The best of the gospel-tinged ballads that dominate the album is ‘Death Take Your Fiddle’, which uncomfortably samples the noise of a respirator, and comes closest to capturing a peculiar mood – perched on the precipice between life and death perhaps, and slightly redolent of Johnny Cash. Even this is marred by Pierce’s voice though, pinched as it is into a weedy whine. Didn’t his voice once sound distant and vulnerable, as if overwhelmed by the musical cacophonies and orchestral swells he concocted around himself? Now foregrounded, it merely sounds untutored and, worse, uncharismatic. One critic memorably described listening to Spiritualized’s great single ‘Feel So Sad’ as being akin to ‘bathing in a vat of acid’. It would be difficult to liken anything here to such a surreal experience.
There are some further plus points, particularly among the more upbeat moments, some of which at least attempt to push the group into new territory. It’s a small mercy that there isn’t yet another deliberate rewrite of ‘Electricity’ here. ‘You Lie You Cheat’ makes more effective use of Pierce’s snarling voice by pitting it against harsh distortion and a rolling 6/8 rhythm. It has propulsive energy and righteous anger. Better still is ‘Yeah Yeah’, with its insistent Bo Diddley-esque washboard groove. Pushed gleefully onwards by handclaps and tremolo guitar, it’s one of the few moments here that sounds both joyful and exciting and it demonstrates what Pierce could have achieved with ‘Amazing Grace’ had he been a little less didactic.
Elsewhere, the numbered ‘harmony’ interludes that break up the album are minimal and touching. I’m not sure of the provenance of these tracks, but I suspect they may be part of the soundtrack Pierce composed for Harmony Korine’s film ‘Mr. Lonely’ (hopefully a more knowledgeable reader might fill me in or correct me here). They are tender, sweet and quietly majestic – and I wonder whether it might not have been more interesting and unexpected for Pierce to base an entire album on this aesthetic, rather than falling back on age old clichés once more. If the language has been exhausted, why not focus on the music?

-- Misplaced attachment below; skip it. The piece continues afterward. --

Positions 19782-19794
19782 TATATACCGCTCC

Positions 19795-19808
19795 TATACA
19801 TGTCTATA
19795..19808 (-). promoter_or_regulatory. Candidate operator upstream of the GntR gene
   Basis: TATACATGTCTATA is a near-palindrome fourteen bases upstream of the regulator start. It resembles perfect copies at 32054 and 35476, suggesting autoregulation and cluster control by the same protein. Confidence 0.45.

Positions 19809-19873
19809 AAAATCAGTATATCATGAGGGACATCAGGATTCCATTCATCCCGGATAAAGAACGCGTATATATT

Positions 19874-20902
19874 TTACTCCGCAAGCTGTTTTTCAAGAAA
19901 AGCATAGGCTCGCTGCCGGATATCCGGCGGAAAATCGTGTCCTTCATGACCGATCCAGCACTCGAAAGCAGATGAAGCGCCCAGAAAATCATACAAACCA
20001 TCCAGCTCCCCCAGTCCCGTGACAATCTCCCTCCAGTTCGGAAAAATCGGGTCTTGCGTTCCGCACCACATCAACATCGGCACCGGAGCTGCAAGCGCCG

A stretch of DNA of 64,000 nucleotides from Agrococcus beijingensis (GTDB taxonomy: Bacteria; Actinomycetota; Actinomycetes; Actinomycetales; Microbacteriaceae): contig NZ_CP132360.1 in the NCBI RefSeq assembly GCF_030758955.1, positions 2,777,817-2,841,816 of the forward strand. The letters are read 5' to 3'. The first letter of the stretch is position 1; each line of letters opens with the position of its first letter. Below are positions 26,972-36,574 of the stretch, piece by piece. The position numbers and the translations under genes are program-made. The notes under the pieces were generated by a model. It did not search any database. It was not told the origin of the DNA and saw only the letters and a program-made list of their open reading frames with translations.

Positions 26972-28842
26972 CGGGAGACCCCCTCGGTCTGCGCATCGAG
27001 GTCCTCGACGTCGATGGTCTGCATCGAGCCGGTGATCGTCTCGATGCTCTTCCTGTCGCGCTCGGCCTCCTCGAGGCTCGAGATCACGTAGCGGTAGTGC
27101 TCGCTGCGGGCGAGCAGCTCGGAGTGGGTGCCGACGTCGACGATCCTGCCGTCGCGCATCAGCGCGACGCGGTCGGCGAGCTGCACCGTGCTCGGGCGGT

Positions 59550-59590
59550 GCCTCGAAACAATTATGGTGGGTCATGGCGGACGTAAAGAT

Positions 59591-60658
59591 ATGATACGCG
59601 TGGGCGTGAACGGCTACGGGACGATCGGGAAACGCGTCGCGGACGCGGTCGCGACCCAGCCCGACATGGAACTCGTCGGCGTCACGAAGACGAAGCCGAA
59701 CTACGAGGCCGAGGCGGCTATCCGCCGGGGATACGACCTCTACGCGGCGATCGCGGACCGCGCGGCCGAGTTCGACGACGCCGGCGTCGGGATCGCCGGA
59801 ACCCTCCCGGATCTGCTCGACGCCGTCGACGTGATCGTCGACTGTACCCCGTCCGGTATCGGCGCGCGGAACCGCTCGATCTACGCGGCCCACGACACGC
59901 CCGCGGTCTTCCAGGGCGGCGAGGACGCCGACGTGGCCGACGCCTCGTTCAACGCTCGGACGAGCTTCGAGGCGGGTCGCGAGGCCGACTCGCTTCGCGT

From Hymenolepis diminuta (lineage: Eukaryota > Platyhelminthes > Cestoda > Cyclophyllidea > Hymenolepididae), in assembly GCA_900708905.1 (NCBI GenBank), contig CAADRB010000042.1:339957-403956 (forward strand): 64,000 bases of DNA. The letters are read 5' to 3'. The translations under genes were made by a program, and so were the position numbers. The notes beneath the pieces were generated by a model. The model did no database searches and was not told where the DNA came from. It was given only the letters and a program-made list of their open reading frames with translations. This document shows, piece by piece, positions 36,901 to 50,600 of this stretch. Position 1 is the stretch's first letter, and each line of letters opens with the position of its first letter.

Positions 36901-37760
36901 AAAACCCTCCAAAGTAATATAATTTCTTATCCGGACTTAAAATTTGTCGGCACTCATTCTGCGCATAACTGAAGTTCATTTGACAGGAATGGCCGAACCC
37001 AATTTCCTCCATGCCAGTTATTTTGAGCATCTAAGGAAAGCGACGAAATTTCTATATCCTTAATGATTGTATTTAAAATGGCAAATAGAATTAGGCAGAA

The chief problem with ‘Songs in A&E’ is that it has little feeling or substance beneath the surface. The bulk of it feels affected – it has little in the way of edge or passion and as a result ends up sounding contrived, conceited and really rather boring. It seems to be based on a somewhat false, misguided sense of soulfulness that emphasises ideals of extreme emotions over instinctive gestures or expressions. The best of the Spacemen 3 recordings and the first three Spiritualized albums ought to be enough to secure Pierce’s reputation, but he’s doing plenty to undermine his right to a place in the pantheon here.
This may well get glowing reviews elsewhere in the music press but, honestly, if critics came to this album without Pierce’s history or backstory (particularly his recent experience), would they be in any way impressed by its sheer lack of originality? That Pierce’s vast musical knowledge goes well beyond the traditional songwriters’ canon – incorporating Krautrock, free improvisation, electronica and contemporary composition – cannot in any way be gleaned from listening to ‘Songs in A&E’. Even if we accept that his aims have shifted from a broad interest in sound and musical exploration to simply being accepted as a great songwriter, he’ll need to at least write some more great songs in order to achieve such recognition. This is another one for the growing stockpile of 2008 disappointments. In comparison with the fearlessness and brutal honesty of Portishead’s ‘Third’ it sounds predictable and limp. If Pierce was once floating in space, he now sounds earthbound and dangerously exhausted. That respirator is needed to recharge him in more ways than one.